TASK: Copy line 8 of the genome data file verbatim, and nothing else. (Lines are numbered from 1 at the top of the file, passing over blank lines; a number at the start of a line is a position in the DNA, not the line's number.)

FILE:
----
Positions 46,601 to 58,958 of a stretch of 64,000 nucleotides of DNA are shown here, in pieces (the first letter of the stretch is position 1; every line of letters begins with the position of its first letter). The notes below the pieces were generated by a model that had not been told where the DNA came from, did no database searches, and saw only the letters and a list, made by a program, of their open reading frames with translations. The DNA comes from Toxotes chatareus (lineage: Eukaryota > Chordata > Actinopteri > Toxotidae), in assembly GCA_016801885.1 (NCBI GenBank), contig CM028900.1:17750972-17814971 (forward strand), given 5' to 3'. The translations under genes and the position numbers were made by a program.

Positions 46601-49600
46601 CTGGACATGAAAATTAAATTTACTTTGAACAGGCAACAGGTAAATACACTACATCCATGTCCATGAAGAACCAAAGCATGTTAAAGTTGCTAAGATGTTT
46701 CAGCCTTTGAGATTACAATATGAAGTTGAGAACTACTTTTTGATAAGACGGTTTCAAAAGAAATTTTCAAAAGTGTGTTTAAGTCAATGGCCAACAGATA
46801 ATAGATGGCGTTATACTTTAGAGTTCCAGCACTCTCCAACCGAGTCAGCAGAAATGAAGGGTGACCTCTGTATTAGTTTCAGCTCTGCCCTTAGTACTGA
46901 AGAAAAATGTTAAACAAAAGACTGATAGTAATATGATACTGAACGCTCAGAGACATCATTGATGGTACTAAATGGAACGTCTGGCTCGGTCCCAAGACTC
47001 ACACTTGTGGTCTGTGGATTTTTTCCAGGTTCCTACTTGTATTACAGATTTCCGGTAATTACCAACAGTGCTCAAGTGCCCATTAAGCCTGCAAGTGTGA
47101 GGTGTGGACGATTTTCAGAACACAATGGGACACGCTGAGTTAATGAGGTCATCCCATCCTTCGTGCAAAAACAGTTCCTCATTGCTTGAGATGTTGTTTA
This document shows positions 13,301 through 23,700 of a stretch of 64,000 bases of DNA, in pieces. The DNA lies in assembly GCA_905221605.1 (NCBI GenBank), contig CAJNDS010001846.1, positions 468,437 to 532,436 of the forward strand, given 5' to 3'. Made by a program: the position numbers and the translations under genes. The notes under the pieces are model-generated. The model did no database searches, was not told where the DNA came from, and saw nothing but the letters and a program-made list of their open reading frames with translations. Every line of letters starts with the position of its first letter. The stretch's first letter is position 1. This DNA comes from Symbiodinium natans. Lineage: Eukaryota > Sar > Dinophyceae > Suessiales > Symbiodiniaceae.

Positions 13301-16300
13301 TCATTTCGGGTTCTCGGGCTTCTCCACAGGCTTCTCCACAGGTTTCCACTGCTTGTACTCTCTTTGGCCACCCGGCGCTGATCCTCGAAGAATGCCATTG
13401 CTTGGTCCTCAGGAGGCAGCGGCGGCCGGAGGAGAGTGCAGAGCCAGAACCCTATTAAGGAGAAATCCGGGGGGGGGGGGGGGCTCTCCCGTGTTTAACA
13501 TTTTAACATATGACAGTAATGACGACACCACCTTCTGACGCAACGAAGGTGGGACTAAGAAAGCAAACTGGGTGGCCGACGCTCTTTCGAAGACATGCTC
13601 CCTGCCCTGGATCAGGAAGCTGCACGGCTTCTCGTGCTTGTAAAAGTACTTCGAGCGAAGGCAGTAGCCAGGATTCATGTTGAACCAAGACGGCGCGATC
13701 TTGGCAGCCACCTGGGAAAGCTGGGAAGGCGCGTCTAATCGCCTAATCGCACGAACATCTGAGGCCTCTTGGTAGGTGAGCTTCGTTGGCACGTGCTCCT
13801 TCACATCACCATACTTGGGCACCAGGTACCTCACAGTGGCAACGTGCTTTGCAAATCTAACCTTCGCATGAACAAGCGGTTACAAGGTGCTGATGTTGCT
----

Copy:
47101 GGTGTGGACGATTTTCAGAACACAATGGGACACGCTGAGTTAATGAGGTCATCCCATCCTTCGTGCAAAAACAGTTCCTCATTGCTTGAGATGTTGTTTA